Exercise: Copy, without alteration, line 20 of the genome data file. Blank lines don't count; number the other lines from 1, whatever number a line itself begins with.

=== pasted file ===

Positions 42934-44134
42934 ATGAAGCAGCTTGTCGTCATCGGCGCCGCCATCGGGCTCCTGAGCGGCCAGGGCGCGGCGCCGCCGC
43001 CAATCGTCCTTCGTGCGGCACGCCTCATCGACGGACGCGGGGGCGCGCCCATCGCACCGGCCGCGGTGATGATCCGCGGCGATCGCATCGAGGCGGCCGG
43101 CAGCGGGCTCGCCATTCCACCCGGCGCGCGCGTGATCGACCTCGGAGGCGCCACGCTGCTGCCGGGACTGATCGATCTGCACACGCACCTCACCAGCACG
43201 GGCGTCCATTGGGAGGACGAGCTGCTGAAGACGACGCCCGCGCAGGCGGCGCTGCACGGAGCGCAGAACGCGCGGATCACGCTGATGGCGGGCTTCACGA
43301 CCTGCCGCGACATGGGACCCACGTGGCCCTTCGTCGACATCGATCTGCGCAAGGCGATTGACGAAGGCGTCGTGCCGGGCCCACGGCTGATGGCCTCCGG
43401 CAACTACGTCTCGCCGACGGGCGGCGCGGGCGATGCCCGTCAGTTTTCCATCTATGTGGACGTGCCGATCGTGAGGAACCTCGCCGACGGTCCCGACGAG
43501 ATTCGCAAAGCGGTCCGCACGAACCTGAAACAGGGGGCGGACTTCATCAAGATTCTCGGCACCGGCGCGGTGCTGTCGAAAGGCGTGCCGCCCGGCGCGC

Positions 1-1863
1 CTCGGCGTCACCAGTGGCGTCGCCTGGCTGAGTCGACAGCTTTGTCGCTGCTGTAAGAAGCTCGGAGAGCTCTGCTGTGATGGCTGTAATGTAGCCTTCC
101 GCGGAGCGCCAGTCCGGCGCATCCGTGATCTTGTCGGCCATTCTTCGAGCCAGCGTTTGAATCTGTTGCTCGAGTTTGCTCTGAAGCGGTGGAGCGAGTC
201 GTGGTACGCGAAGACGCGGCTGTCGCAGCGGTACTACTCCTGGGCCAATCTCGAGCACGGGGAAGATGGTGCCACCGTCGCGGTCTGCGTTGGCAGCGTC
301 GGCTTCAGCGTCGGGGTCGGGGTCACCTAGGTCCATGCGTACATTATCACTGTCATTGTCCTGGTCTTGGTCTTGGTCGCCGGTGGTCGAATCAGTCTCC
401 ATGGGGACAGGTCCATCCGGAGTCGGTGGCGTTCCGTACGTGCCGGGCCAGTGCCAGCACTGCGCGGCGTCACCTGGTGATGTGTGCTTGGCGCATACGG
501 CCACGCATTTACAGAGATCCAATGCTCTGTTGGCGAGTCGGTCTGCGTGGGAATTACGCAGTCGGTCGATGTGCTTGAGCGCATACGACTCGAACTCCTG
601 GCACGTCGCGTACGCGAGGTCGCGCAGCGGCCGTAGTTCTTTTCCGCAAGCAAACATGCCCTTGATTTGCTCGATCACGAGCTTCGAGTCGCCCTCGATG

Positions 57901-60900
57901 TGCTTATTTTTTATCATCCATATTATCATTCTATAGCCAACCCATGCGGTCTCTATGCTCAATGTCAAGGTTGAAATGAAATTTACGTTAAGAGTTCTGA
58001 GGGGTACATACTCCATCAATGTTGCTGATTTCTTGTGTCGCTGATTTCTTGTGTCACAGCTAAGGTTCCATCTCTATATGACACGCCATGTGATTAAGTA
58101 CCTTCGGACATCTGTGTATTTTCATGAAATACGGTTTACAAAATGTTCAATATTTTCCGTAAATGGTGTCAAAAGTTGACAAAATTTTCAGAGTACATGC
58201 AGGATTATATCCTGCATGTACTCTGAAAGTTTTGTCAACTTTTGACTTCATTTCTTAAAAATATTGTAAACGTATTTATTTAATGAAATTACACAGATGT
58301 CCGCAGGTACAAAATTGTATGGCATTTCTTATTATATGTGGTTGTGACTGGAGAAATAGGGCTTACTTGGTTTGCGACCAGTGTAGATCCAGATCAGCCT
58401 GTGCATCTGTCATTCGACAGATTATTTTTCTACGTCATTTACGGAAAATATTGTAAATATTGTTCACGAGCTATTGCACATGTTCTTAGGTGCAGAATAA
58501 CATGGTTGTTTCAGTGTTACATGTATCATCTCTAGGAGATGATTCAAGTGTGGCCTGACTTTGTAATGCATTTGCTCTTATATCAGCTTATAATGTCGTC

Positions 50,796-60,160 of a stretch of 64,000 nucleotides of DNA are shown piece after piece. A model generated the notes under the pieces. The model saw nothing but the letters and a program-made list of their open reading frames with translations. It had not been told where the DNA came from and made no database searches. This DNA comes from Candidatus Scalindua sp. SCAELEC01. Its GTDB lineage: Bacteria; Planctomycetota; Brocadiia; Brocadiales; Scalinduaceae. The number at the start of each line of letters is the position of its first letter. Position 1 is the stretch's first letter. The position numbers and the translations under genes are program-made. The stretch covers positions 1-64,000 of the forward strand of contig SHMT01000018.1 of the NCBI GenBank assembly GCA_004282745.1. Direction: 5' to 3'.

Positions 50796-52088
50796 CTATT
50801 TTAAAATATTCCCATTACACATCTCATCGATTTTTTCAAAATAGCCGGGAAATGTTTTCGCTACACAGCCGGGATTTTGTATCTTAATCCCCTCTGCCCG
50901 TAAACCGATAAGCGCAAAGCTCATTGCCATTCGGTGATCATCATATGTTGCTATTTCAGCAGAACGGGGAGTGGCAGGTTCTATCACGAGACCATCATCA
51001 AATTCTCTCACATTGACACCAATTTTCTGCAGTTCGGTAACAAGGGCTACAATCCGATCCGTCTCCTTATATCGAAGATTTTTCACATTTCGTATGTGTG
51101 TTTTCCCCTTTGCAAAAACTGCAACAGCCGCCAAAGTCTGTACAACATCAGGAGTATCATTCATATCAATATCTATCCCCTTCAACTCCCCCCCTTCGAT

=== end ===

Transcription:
58101 CCTTCGGACATCTGTGTATTTTCATGAAATACGGTTTACAAAATGTTCAATATTTTCCGTAAATGGTGTCAAAAGTTGACAAAATTTTCAGAGTACATGC